Finally, focus on building a positive reputation through your actions and interactions with others. Be known for your integrity, work ethic and positive contributions to your community. This will make it less likely that you will be targeted by cancel culture in the future.

Five Tips if You Are the Victim of Cancel Culture

But what happens if you do find yourself the victim of cancel culture? You made a mistake (or, as we have seen all too often, have been wrongfully accused of making a mistake) and now you’ve got a target on your back. As we know from having represented dozens of students caught in the crosshairs of cancel culture, it can be a truly devastating experience. Here is our best advice if you find yourself in this situation:

1.) Take Care of Yourself

Being canceled can be an extremely stressful, painful experience that can take a toll on your mental and emotional well-being. First and foremost, it is important to prioritize self-care by engaging in activities that bring you joy and seeking support from trusted friends, family members and counselors. If your friends at school are not being supportive, reach out to life-long friends you trust who will stick with you in good times and in bad times.

2.) Stay Calm and Avoid Reacting Impulsively

When you experience being canceled, it can be tempting to lash out or respond defensively. However, this can often make the situation worse. Instead, try to stay calm and avoid reacting impulsively. Take the time to assess the situation and consider your options before responding.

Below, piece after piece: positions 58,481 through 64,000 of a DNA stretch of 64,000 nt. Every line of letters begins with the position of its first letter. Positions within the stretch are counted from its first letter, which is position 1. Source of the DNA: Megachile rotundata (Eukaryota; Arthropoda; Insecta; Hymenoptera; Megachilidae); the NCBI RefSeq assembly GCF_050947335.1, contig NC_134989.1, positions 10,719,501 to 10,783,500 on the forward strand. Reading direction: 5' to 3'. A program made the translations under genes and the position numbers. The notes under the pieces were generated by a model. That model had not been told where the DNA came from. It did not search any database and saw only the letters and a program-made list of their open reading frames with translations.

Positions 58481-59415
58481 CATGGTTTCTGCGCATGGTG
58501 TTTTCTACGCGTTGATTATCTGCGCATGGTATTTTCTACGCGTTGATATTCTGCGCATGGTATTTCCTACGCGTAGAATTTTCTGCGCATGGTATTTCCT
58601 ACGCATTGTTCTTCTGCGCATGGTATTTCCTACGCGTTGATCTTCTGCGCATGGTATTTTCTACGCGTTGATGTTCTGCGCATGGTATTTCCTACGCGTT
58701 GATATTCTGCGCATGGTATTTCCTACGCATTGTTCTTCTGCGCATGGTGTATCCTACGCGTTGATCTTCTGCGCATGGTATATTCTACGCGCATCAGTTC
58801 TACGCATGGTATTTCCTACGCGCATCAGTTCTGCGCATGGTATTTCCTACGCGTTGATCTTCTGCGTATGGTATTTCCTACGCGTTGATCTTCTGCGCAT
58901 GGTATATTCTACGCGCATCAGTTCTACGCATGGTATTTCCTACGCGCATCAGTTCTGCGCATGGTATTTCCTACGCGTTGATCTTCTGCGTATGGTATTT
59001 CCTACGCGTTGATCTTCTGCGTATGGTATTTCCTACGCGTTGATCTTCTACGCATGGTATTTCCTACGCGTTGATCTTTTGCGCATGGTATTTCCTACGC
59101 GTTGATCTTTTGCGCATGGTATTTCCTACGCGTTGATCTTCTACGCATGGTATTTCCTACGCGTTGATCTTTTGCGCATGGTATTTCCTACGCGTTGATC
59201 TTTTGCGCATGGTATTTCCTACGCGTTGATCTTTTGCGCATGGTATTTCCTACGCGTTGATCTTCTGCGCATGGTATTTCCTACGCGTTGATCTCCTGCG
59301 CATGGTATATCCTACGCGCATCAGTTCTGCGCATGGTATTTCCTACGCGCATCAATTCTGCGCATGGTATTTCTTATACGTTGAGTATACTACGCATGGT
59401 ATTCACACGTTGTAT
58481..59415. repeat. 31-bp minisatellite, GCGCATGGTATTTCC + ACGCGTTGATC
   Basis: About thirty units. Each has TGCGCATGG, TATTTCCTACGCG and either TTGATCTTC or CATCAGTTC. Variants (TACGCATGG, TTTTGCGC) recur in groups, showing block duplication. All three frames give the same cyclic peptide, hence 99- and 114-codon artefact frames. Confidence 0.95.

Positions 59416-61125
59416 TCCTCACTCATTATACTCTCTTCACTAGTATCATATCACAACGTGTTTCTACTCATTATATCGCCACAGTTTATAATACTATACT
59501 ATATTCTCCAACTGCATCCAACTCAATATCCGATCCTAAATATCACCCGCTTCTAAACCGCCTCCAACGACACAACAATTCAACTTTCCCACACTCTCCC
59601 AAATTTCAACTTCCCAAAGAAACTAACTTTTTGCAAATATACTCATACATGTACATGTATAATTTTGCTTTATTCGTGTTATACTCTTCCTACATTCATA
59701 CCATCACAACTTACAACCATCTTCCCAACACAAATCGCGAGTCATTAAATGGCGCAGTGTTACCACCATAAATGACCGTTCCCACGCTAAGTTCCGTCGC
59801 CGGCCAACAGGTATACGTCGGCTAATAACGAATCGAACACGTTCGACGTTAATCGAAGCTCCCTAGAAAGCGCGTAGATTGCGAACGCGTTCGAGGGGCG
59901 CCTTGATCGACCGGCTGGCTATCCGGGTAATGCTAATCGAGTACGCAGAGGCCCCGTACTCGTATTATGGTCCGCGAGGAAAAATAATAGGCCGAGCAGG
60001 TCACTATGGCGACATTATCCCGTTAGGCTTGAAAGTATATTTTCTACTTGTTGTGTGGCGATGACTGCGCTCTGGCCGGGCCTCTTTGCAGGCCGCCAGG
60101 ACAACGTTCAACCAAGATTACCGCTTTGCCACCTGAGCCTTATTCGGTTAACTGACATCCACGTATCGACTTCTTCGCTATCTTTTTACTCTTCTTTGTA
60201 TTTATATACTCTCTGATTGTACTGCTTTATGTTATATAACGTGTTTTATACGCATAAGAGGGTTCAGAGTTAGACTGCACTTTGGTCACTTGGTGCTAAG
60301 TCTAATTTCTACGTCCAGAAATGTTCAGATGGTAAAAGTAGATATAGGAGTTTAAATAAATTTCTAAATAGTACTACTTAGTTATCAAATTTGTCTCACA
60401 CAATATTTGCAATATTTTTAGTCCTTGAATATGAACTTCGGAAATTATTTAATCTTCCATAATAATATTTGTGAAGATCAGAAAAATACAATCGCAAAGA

3.) Seek Legal Advice if Necessary

In some cases, being canceled can have legal implications or other ramifications, such as being kicked out of school or other organizations. If you are facing serious consequences as a result of being canceled, do not wait to seek legal advice from attorneys experienced with navigating cancel culture.

4.) Apologize and Make Amends

As we’re sure your mother taught you, if you do something wrong, you say sorry. Apologizing can help to defuse the situation and show that you are taking responsibility for your actions. However, it’s important to do it right. Helping to craft strategic, genuine apologies is one of our specialties.

5.) Learn From the Experience

Finally, it is important to learn from the experience and use it as an opportunity for growth. Reflect on what led to this situation and consider how you can avoid similar situations in the future.

Cancel culture is a complex phenomenon, and has become the norm since #MeToo and even the pandemic. While it is important to hold individuals and organizations accountable for their actions, we must also be mindful of the potential destructive consequences of canceling someone, especially before all of the facts in the allegations are verified. At the same time, students must be vigilant and take steps to help proactively protect their reputations. If you do find yourself in trouble, we are here to help.

For additional questions or to speak with an attorney about issues related to cancel culture, please reach out to Student & Athlete Defense Partners Susan Stone (; 216.736.7220) and Kristina Supler (KWS@kjk.ocm; 216.736.7217).